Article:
Hubster and I decided during our busy ass week that camping and getting away from it all was the plan to run with this weekend. Really no plan on the ‘where’ but we knew we wanted to be away from it all and have access to a canoe to enjoy the lake. We packed up the Jeep on Friday night and I was surprised to find I was actually awake Saturday morning before him. We took a little time enjoying coffee and scouting out some locations then headed to the “Unicorn” for breakfast before driving off to the Adirondacks.
It was a beautiful day, blue sky with puffy white clouds, the scent of pine started lacing the air as we drove (did I mention we had taken the Jeep down to the topless mode? Love the windy drive). We had decided to go with St. Regis Canoe Outfiters in Saranac that rented canoes and also provided transport if you needed it, and they matched us up with Floodwood Outpost as a lakeside location to pick up our canoe.
It was perfect. We were able to find a camp site right next to the lake and drop our gear before walking over to pick up our canoe. I grabbed the water, camera, bug spray and sun screen as Fletch carried the canoe to a drop point at the lakes edge. Thank goodness for our Teva’s as we stepped into the lake and got the canoe floating. After stepping in and getting settled on the seat with as much grace as I could muster, in just a few paddles we were gliding across the water.
I had been kayaking on the pond in Rhode Island several times, we’d gone kayaking on a lake in Australia, and also in Thailand. But the Adirondacks? Maybe it is just that untouched feeling, or the fact that we only saw maybe five other people out on canoes and kayaks? There were a few families on the shore camping, but really, just no one to break the silence of the water. Just the sound of your paddles as they glide through the water and maybe splash the surface.
The views were incredible, so many times the lakes surface would be perfectly still, creating a mirror reflection of the trees and clouds in the sky above it. It was so awe inspiring. Being in front DH told me to just paddle, either side was fine, he was doing the steering. Though many times I got a sigh, and “STOP STEERING” as evidently I was trying to be “helpful.” As we came to a creek, we found the current was going the opposite direction, so as he was steering us and paddling us through I kept having to use the paddle to push away from the large rocks and logs poking out from the banks. Finally he got out and just pulled the canoe through to a clearing before we continued on our way in a connecting lake.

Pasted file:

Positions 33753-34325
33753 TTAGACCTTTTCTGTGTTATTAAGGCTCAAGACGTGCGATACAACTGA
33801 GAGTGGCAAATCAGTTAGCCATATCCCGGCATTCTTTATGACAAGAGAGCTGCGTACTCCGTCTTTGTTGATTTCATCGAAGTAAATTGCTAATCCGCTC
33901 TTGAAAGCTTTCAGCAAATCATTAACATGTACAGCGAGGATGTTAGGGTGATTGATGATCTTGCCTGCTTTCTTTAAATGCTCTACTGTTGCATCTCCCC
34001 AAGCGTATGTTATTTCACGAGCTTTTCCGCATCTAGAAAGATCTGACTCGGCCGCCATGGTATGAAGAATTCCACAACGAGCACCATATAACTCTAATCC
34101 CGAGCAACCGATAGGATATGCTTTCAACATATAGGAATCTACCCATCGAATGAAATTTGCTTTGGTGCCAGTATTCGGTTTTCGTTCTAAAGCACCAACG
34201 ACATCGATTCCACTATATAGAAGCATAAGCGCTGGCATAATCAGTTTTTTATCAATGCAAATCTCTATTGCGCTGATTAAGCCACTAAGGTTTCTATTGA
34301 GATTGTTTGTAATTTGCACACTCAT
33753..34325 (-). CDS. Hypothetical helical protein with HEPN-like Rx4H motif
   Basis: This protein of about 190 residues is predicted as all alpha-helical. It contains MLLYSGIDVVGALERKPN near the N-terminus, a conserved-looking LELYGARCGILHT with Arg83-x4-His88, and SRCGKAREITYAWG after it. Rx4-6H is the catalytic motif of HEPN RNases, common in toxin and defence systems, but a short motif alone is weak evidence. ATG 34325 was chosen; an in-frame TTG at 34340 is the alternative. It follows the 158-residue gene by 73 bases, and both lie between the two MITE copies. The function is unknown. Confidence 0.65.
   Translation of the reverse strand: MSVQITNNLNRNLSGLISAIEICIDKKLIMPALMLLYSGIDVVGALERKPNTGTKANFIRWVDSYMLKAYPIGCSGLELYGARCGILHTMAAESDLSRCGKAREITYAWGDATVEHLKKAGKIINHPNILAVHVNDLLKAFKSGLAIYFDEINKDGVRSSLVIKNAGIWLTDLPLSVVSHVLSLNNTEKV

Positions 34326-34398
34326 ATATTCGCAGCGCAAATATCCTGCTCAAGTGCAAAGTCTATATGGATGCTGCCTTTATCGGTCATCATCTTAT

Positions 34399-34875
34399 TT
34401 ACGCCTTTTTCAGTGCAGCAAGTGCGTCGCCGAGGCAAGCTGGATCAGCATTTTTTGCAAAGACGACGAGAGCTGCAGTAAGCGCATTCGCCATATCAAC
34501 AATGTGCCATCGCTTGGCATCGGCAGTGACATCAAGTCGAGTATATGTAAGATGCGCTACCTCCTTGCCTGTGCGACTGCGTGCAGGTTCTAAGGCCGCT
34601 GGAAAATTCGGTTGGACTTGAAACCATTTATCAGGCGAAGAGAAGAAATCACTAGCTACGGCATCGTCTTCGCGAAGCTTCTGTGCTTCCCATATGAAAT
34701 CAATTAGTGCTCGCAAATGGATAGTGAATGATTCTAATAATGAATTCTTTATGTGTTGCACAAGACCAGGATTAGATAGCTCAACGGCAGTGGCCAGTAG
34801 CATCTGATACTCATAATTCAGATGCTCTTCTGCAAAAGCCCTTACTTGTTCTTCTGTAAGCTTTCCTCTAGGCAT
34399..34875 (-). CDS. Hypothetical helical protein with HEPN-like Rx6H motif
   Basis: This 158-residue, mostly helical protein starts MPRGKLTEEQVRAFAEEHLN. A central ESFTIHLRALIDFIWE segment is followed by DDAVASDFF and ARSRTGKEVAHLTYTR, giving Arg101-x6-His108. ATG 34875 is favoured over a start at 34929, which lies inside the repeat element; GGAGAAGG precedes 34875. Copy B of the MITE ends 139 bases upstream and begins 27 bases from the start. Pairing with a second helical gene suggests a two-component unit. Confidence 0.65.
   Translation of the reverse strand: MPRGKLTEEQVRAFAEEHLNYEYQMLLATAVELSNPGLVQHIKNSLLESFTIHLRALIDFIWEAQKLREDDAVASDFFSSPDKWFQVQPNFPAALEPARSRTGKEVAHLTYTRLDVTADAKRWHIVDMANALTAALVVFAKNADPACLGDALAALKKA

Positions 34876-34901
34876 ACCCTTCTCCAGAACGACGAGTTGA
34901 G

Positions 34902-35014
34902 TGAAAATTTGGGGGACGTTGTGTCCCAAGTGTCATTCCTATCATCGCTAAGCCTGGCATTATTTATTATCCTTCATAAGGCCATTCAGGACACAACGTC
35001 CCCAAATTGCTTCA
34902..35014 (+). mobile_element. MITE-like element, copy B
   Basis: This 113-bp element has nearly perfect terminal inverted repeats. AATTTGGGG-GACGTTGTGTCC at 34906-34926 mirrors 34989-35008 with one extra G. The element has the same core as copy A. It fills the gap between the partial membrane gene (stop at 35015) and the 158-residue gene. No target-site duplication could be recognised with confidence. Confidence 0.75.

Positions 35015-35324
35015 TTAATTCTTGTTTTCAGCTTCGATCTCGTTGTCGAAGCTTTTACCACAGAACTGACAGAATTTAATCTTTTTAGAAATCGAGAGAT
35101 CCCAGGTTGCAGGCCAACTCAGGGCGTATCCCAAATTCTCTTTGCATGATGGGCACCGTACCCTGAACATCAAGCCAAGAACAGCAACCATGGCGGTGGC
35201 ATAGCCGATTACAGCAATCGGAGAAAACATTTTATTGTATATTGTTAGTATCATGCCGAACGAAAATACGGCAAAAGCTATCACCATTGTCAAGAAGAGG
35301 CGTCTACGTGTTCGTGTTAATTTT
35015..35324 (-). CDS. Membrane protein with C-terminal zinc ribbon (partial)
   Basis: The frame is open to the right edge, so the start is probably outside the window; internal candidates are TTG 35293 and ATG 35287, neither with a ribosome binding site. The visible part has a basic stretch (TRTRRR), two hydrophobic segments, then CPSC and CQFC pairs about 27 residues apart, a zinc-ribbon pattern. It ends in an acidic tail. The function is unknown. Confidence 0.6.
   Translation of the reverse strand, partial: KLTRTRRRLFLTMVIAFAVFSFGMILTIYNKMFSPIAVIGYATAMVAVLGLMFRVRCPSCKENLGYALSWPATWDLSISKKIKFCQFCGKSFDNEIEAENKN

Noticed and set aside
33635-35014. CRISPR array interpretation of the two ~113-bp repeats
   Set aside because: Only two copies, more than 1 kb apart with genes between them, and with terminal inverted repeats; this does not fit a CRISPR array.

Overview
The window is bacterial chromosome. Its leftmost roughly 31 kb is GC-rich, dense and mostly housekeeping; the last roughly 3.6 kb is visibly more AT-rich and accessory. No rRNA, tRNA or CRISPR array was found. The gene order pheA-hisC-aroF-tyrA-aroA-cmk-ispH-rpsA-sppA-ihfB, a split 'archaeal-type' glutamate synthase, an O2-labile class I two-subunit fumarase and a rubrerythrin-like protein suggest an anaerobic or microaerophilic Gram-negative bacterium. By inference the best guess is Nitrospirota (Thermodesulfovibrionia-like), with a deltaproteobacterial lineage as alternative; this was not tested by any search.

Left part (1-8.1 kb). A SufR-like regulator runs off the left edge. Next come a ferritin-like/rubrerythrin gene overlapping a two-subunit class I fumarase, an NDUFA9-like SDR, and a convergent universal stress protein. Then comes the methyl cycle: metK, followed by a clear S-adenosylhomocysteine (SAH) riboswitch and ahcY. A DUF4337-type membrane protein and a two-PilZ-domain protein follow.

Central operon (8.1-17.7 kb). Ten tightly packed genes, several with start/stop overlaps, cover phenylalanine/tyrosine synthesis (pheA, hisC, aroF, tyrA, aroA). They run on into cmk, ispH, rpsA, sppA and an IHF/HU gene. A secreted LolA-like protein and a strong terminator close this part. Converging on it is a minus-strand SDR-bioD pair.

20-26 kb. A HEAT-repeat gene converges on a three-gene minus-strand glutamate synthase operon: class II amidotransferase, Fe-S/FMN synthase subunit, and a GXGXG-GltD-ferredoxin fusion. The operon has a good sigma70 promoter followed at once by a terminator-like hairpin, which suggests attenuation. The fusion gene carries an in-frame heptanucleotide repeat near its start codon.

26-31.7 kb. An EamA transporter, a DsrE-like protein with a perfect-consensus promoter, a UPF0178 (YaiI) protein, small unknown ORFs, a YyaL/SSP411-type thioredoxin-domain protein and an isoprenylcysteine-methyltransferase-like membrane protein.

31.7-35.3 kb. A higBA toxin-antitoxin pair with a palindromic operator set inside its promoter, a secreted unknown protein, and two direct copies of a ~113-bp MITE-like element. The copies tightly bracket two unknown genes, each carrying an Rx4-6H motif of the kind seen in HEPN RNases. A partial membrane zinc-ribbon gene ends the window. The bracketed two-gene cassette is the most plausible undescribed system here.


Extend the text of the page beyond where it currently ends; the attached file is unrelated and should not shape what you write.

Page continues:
As we paddled out in the open lake, a look to the left and right gave us a bit of a choice, DH said based on the map we would need to go to the left. I spotted a really cool rock island to the right I wanted to explore. So we went to the right. As we approached the smooth boulder surface, a seagul landed on a small boulder top breaking the water surface and started angrily squalling at us. Seeing as it was the only inhabitant to be seen, we ignored his angry squack and pulled up to the island. Pulling the canoe up a bit onto the bank we got out and climbed to the top. It wasn’t much of an island but it was still pretty neat to be on.
On our return we were very glad to have the Garmin, DH had created a “way point” in the Garmin to mark our entry into the water. Looking at the Garmin it looked like we had actually passed our campsite, but in fact, zooming in closer we found we were on the opposite side of the peninsula and we needed to go back. Believe me by then, we had been out in the water for about 3 hours? A tree was a tree, there were a few visual markers that we had used on our return, but it didn’t help us to take a right at the peninsula point not the left we ended up going down.
Sitting silently at a “dead end” I meekly asked “We have to paddle back??” to which my DH replied, well you can stay here but the beer is back that way. He’s adorable, and I must admit, motivating. After some paddling ( at one point I was paddling pretty hard hoping to help speed us up? But almost tipped us over by leaning to hard to the left!!) we were back to the point and rounded it to return to camp.
By that point we were both pretty hungry, starting a fire and getting our camp stove going were priority number one. DH went and got the Jeep from the park lot and pulled it closer to our site. Bringing with him a rescue turtle from the road.
We placed the turtle near a tree at our site and there it sat for quite some time as we set about getting our site settled in. Hubby played lumber jack with a hatchet from his emergency kit in the Jeep and shortly after had a small fire going in the pit the NY Parks have at their sites.
The campsites down this way are few and far apart, no neighbors can be heard. I have to admit in our 7 years of marriage, DH has tried to get me to camp at a spot like this, no electricity, no wi-fi (GASP!!) , no running water, and I’ve resisted. But as I set up, I had to admit, how much I loved it. We are enjoying the heat from the fire, my feet are finally dry, and I have my Teva’s propped up to dry the straps. The Mosquitos are out in FULL force. The sound of their buzzing can be quite distracting thank goodness for “Deet” or I’d be a 3 course meal to a mosquito family I am sure.
Time to put on a few layers for some warmth and enjoy the fire and time chatting with my man, as the wolf (or coyote maybe?) howls in beautiful song, we even heard another respond. Other sounds grew as the sun set:: a bird sings a 3 tone cry, bullfrogs in the lake make their deep base BAHhh-ROoomp call. Its lovely to just enjoy the sounds of nature as the sun has dropped from the sky and the moon pulls up.
An enjoyable treat, roasting marshmallows over the campfire. I learnt my husband knows the
perfect recipe for heating them up and getting them just ooey gooey toasted perfection.